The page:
While I agree with what you're saying about the existence of evil being God's will, I also agree with Bruce: the analogy with Kerry's comment simply doesn't work. Taken at face value (which is how it is presented), Kerry's complaint was that he would have stopped or prevented an evil if he had had the power.

Whether the power is supposed to be considered inherent, or given, or whatever, the point is that Kerry _wasn't_ complaining that he would have stopped an evil _but_ he himself chose not to do it (for whatever hopefully good reason).

The analogy was broken from the outset, which is why Bruce was critting it. (And me, too, in my comment on it. {s})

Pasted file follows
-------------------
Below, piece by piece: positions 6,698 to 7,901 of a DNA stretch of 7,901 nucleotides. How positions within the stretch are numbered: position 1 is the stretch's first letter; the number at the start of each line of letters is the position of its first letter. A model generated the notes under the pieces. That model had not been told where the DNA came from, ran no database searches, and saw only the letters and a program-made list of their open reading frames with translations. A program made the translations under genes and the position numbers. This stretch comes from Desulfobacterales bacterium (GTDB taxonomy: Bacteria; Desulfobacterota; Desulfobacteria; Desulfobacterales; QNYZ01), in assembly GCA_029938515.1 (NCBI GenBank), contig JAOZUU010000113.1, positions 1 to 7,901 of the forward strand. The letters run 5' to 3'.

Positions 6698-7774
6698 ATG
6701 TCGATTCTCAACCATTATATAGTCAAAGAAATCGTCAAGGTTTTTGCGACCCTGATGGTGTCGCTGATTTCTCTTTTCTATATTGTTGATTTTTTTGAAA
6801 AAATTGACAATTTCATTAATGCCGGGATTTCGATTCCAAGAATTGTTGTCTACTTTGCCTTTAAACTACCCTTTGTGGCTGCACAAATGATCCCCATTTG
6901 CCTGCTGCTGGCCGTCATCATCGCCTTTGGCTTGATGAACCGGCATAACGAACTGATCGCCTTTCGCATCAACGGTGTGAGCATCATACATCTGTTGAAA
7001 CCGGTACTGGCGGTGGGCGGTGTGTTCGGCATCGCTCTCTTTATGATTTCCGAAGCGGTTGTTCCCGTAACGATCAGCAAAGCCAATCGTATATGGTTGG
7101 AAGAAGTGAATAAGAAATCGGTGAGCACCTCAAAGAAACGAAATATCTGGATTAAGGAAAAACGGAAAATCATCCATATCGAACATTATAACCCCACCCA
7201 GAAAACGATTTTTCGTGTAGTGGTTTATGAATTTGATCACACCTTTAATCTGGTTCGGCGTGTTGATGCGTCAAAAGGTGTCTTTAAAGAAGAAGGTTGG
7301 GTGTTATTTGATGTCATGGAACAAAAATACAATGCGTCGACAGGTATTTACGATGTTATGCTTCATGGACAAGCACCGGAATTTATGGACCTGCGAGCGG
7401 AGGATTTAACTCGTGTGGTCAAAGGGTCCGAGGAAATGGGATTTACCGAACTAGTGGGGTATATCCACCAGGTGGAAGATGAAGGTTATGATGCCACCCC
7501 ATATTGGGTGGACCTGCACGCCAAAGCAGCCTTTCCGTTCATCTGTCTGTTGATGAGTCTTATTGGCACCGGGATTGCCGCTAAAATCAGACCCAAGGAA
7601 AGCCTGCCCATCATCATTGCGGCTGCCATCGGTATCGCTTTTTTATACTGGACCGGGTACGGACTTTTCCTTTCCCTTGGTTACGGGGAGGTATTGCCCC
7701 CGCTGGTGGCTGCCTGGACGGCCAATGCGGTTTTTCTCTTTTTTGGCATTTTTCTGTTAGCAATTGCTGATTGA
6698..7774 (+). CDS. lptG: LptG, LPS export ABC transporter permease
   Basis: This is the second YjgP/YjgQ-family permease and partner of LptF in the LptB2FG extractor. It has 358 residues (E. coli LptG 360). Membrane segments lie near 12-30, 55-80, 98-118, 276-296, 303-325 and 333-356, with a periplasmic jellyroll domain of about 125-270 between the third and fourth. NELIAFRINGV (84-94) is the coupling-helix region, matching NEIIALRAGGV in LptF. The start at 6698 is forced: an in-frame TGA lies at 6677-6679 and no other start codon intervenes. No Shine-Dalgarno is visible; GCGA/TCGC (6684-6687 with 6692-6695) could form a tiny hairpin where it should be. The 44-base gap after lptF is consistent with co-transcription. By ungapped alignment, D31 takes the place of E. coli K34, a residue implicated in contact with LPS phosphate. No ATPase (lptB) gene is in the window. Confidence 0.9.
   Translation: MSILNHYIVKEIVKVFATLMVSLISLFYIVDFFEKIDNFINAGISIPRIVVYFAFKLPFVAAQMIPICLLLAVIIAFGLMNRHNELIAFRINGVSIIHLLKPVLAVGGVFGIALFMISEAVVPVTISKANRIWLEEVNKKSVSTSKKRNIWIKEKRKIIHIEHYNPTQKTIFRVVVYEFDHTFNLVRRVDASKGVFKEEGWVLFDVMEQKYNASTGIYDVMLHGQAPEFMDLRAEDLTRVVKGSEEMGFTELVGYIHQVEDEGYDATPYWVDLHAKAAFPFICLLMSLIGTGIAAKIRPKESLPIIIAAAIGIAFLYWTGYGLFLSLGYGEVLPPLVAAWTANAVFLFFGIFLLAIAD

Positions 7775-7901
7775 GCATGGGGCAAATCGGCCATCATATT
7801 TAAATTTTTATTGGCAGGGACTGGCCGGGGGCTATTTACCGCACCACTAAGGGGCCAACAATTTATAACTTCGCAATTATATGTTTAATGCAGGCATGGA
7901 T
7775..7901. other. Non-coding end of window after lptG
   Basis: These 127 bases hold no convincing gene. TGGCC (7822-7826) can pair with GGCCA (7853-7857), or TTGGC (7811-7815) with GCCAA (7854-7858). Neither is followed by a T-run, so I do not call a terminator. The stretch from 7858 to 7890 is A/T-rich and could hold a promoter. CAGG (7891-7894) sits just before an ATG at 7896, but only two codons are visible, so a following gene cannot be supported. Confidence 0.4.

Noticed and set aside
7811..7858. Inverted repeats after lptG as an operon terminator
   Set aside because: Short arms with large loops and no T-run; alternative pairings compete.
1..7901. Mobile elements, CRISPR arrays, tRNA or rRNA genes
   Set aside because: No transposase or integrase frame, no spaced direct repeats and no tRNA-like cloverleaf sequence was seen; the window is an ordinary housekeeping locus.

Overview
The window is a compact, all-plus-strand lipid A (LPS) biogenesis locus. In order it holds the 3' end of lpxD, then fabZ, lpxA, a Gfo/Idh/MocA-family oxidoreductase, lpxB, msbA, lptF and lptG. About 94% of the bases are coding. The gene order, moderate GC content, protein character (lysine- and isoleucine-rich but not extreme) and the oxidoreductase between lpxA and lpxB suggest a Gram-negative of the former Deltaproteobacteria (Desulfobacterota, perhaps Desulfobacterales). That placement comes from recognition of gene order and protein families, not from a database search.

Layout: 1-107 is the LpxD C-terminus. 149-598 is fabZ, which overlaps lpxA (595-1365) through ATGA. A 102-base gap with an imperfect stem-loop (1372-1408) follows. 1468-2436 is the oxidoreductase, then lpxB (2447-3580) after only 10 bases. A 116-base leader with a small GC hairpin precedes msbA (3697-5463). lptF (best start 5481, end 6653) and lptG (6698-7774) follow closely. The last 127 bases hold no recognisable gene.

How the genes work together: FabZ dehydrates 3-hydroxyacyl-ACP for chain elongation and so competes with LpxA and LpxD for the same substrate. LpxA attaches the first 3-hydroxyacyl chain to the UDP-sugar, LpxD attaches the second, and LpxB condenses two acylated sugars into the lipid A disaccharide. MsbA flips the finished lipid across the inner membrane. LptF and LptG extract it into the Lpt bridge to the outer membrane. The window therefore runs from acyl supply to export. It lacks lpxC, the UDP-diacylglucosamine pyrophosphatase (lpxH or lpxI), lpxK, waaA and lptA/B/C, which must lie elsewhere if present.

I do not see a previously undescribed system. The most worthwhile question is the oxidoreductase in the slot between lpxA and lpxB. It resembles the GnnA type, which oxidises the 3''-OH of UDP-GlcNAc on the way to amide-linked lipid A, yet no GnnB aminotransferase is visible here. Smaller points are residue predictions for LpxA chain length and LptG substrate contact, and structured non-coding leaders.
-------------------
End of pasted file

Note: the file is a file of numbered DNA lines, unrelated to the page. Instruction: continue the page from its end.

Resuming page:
Also, as annoying and trollish as Steven can be, what he was poinking at in his flame-baiting way was a real logical inconsistency in your presentation. i.e., you leaned so hard on "if God decides to wipe out all evil, then he must wipe out all humanity", that you left yourself no logical room for God's salvation of persons from evil. Obviously, if God succeeds in redeeming a person, thus wiping out the evil of the person, He must be doing so in a way that _doesn't_ involve simply wiping out the person.

You can't logically have it both ways. Either God can succeed in wiping out evil _without_ wiping out the person; or else He can't. If the latter, you've completely abandoned the doctrine of salvation. If the former, then you can't use that as an element in a theodicy and/or defence.

Restructure, and re-present. {s}